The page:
(From Zhang Leads Official Olympic Documentary Crew, by Michael Bruntz, staff writer for SF State News: University Communications. April 8, 2008. http://xpress.sfsu.edu/archives/life/010796.html)
When the Olympic Torch began its global journey to Beijing on March 25, Weimin Zhang began hers behind the camera.
Zhang, an assistant professor of cinema at SF State, is serving as director and cinematographer of the United States unit of the official 2008 Beijing Olympics film. She is leading one of only four teams in the world that will document the torch relay and athletes’ experiences before, during and after the games. She will lead the team filming the torch when it stops in San Francisco April 9 — the only stop in North America.
A graduate of the prestigious Beijing Film Academy, Zhang was selected by Chinese Central Television to lead the American film team. “It’s a once-in-a-lifetime opportunity. It’s an advantage to me being the United States Unit Director because I’m familiar with both China and the U.S.” said Zhang, who is an award-winning documentary filmmaker.
Since the 1930s, each Olympic host country has produced an official documentary that is permanently displayed at the Olympic Museum in Switzerland. This year’s version will provide a behind-the-scenes look at the athletes and their lives. “Previously, they focused on the competition,” Zhang said. “This time we’re focusing on the stories before and after the Olympics and how they prepare, while emphasizing the spirit of the Olympics using the torch run as a thread bringing all of those together.” The film will use the official 2008 Olympic slogan “One World, One Dream,” as a theme in the production.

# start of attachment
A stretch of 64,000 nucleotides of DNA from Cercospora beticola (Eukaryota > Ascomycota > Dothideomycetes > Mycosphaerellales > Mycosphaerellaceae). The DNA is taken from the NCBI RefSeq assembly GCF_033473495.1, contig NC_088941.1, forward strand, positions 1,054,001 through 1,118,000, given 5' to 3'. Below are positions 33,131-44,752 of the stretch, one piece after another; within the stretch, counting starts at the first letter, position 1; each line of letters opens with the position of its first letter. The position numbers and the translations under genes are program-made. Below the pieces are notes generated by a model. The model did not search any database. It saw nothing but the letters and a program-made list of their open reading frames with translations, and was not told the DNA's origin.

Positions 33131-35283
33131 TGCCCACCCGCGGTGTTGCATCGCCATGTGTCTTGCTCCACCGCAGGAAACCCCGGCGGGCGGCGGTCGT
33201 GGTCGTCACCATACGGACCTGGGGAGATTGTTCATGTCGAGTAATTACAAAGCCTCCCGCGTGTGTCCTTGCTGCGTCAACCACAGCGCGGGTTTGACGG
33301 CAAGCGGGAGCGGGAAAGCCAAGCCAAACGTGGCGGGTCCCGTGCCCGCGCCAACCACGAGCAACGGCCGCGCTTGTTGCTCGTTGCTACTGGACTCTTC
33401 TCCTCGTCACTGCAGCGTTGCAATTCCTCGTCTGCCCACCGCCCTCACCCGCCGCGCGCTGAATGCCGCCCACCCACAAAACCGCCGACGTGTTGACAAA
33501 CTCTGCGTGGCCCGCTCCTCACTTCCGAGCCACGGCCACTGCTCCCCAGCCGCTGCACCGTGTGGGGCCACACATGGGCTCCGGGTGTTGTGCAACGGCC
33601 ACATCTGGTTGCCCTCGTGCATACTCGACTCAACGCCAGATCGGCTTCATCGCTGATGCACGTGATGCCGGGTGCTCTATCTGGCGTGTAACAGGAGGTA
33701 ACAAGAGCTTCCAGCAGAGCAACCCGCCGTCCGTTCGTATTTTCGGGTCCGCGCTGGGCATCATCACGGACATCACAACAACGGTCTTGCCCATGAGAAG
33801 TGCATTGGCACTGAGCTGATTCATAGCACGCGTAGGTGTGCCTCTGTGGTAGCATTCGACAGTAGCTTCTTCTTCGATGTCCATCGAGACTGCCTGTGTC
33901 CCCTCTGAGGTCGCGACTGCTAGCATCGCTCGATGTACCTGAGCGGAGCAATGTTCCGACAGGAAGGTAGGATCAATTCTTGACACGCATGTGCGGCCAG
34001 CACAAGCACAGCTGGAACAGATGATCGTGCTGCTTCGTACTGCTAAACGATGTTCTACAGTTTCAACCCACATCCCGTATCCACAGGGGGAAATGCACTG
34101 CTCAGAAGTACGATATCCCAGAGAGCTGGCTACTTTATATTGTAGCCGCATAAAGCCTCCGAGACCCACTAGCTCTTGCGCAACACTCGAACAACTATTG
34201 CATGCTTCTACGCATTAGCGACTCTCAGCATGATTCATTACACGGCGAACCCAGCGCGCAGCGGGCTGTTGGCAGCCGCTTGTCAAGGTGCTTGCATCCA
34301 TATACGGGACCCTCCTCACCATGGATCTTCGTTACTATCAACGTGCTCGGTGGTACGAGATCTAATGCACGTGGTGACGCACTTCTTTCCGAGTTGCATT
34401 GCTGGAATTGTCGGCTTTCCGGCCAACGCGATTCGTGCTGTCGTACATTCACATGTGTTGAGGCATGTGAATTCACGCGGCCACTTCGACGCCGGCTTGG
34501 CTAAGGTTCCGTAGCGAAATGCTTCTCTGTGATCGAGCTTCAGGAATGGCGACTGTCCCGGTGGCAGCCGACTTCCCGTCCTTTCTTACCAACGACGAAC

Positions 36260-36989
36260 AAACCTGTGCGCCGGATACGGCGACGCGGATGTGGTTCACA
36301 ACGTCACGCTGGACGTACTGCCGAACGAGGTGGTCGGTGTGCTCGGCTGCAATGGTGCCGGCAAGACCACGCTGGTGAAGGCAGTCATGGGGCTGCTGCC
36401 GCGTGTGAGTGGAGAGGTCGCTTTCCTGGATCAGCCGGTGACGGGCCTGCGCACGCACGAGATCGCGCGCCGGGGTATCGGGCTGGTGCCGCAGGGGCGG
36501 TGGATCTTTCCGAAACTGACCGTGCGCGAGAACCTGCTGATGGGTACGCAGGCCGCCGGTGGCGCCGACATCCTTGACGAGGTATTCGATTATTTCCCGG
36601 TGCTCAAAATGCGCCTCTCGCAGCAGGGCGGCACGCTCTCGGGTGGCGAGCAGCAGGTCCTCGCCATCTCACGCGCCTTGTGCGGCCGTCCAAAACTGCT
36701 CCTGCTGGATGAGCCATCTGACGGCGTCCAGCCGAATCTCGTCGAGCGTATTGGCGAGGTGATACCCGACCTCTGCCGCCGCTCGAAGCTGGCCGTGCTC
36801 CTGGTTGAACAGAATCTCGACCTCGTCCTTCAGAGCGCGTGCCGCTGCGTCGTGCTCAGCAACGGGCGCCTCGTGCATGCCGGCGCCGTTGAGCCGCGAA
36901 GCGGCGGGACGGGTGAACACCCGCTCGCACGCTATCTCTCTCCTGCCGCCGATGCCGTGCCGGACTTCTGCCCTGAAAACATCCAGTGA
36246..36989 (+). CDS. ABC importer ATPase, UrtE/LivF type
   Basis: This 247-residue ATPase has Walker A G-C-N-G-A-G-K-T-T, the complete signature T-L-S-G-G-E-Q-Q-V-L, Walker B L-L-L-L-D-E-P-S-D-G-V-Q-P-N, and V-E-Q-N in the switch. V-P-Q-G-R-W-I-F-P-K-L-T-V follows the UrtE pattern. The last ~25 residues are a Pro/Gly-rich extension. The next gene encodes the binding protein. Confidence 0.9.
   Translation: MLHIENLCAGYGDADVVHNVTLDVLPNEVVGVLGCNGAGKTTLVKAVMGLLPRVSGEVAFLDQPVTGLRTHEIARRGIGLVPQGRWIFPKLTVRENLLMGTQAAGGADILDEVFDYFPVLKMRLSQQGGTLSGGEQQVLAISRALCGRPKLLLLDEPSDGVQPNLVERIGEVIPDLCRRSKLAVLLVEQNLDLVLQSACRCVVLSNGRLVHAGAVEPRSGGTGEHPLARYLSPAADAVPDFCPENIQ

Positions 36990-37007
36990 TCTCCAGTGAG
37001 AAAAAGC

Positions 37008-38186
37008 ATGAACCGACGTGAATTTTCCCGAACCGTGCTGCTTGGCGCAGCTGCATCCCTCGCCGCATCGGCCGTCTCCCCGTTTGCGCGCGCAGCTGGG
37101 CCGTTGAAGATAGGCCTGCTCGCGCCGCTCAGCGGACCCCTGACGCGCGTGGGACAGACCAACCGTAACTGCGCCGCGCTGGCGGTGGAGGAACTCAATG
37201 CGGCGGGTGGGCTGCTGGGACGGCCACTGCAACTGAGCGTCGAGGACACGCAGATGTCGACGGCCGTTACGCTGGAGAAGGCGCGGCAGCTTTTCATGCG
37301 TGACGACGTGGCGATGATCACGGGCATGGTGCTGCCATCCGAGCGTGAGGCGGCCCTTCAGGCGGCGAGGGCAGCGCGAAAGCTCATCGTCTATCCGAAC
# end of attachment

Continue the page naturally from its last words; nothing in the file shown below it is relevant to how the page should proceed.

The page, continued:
Zhang and her team began shooting footage March 25. In addition to filming the torch stop in San Francisco, her work will take her to stops in San Diego, Waco, Texas, and Buenos Aires, Argentina, to gather footage. Her team will follow athletes such as 2004 gold medalists Sanya Richards and Steven Lopez as well as profiling BMX athletes who will be competing in the Olympics for the first time. Once in China, Zhang will continue to follow the U.S. athletes while also documenting preparations made by China and its citizens to host the games.
After the Olympics conclude in August, Zhang will remain in China to finish production on the official documentary and finish shooting her own documentary, “The Last Days of Beijing Hutongs,” which documents the razing of centuries-old homes in Beijing to make way for modernization and Olympic development. The project is a personal one for Zhang, who grew up in the neighborhoods that have long been the heart of Beijing.
“People have done projects there, but few know the inside story,” Zhang said “All of my memories are of the Hutongs.”
For more information about Zhang’s Hutong project, visit The Last Days of Hijings Hutongs web site .